Stone is remarkable as Bella, boldly diving into one of the best, certainly most unusual character she’s ever going to get. While her naturally expressive face works wonders in delineating Bella’s soaring learning curve, her performance is a completely physical one, every inch of her body in play; and it’s wonderful fun to see her killer one-liners decimate the hapless men before her.

Behind the ugliness and misdeeds Dafoe gives his scientist a touching dignity, Ruffalo is a caddish hoot (albeit with an appalling English accent) and Kathryn Hunter is typically glorious as a tattoo-covered brothel madam with a fetish for earlobes. 

The performances, script and a highly original score by film newbie Jerskin Fendrix all contribute to a tonally dextrous piece, which encapsulates horror, farce, pathos and a highly resonant ode to self-determination and independence. Not many could marshal this kind of visionary cinema, but we’re getting used to it from Lanthimos. The best adaptations are often not the most faithful, but those that take the essence of a scenario and employ it for an entirely different agenda. That’s the case with Andrew Haigh’s mysterious and heartbreakingly tender All Of Us Strangers.

His source is Taichi Yamada’s 1987 ghost story, Strangers. Yamada’s terrific set-up remains. A writer lives alone in a  new and mostly unoccupied high rise, sinking deep into isolation until two separate encounters: the first, with the ghosts of his parents, who died in a car crash when he was a boy; the second a romantic one, with the only other occupant of his building. 

Aside from switching the action from Tokyo to London, Haigh (Weekend45 Years) makes two key changes: first, he pulls back substantially from the more malign tropes of Japanese horror; secondly, he changes the neighbour’s gender, to a man, and makes this a gay relationship. The result retains the melancholy depiction of urban alienation, but adds, and is dominated by a poignant testament to the pain and isolation felt by a gay person struggling to come out, particularly when young and feeling, as one character says here, "like a stranger in my own family".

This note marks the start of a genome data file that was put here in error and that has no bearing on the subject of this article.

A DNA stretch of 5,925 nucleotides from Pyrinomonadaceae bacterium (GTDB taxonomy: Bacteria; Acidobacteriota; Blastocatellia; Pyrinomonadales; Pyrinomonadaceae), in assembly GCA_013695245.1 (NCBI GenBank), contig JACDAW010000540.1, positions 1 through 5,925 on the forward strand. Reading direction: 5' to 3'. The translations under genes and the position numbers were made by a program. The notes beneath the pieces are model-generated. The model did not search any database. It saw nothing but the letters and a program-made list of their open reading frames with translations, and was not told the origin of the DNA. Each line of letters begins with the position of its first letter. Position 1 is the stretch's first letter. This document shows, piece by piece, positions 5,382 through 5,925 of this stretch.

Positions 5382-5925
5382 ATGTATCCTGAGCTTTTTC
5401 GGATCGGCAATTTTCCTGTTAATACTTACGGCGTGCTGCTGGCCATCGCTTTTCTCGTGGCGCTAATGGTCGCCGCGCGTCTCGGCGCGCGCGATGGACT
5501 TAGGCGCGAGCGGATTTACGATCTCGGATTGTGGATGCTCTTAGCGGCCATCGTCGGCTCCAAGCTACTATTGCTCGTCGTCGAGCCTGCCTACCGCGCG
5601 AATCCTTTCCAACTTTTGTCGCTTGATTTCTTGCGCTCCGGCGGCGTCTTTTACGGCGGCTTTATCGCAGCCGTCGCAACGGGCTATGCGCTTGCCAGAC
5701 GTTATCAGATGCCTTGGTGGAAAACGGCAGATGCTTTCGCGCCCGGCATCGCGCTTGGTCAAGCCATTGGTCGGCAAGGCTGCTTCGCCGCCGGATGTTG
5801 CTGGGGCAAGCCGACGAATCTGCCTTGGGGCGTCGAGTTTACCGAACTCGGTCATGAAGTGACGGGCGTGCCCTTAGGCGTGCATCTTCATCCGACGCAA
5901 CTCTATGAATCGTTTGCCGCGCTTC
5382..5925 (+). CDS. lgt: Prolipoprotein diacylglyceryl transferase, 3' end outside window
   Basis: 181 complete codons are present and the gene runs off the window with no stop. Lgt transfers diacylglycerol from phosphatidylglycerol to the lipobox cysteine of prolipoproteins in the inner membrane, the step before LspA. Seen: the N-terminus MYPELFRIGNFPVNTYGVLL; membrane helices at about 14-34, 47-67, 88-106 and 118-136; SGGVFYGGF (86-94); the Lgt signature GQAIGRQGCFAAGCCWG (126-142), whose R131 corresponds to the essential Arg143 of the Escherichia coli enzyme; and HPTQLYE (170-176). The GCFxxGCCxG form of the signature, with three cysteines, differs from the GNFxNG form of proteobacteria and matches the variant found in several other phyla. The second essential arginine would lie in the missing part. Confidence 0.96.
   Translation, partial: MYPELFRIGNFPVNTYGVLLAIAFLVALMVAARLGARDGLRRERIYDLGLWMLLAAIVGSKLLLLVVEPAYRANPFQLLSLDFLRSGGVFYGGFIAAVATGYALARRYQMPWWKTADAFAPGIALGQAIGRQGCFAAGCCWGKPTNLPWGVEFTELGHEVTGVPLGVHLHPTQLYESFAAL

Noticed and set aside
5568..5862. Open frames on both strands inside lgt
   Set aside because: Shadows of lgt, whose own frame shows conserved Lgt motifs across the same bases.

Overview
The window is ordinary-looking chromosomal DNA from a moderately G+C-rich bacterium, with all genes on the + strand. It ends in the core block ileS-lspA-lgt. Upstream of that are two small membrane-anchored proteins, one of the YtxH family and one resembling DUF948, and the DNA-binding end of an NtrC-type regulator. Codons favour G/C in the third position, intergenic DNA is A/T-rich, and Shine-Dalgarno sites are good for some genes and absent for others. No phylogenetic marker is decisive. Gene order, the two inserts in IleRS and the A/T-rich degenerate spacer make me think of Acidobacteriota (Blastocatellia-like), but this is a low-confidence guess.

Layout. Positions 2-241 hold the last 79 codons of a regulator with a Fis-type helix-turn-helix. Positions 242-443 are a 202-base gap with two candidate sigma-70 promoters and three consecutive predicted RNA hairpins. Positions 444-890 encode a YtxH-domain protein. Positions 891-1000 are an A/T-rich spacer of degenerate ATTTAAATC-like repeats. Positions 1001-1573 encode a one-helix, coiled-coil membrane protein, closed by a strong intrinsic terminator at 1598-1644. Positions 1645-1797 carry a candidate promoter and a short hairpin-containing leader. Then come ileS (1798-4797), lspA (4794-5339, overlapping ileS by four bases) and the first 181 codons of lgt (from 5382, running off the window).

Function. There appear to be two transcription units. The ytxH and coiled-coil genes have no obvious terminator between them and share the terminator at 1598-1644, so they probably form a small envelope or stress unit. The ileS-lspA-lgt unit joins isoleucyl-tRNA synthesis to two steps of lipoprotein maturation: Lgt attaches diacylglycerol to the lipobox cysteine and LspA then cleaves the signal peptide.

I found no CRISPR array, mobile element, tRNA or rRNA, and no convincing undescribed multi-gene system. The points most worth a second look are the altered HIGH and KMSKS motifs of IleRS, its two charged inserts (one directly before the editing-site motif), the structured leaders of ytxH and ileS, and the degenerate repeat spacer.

Andrew Scott is the writer, Adam, Paul Mescal (pictured above, right, with Scott) the neighbour Harry, who turns up blind drunk at his door one night and is, himself, desperately lonely. Claire Foy and Jamie Bell are both very touching as the parents – ghosts who Adam sees during a nostalgic visit to his childhood home, then continues to visit. Whether they are figments of his imagination or actual spectres is moot; either way, their conversations offer Adam a much-needed catharsis. 

As sad as Adam’s childhood was, its soundtrack was glorious: Frankie Goes to Hollywood’s The Power of Love and The Pet Shop Boys’ Always on My Mind are put to particularly stirring use here. Todd Haynes’s May December offers a reminder that a story doesn’t have to be otherworldly or macabre for its characters to be utterly diabolical. This is an unlikely crackerjack of a film, twisty, sly, provocative, and luxuriantly intelligent.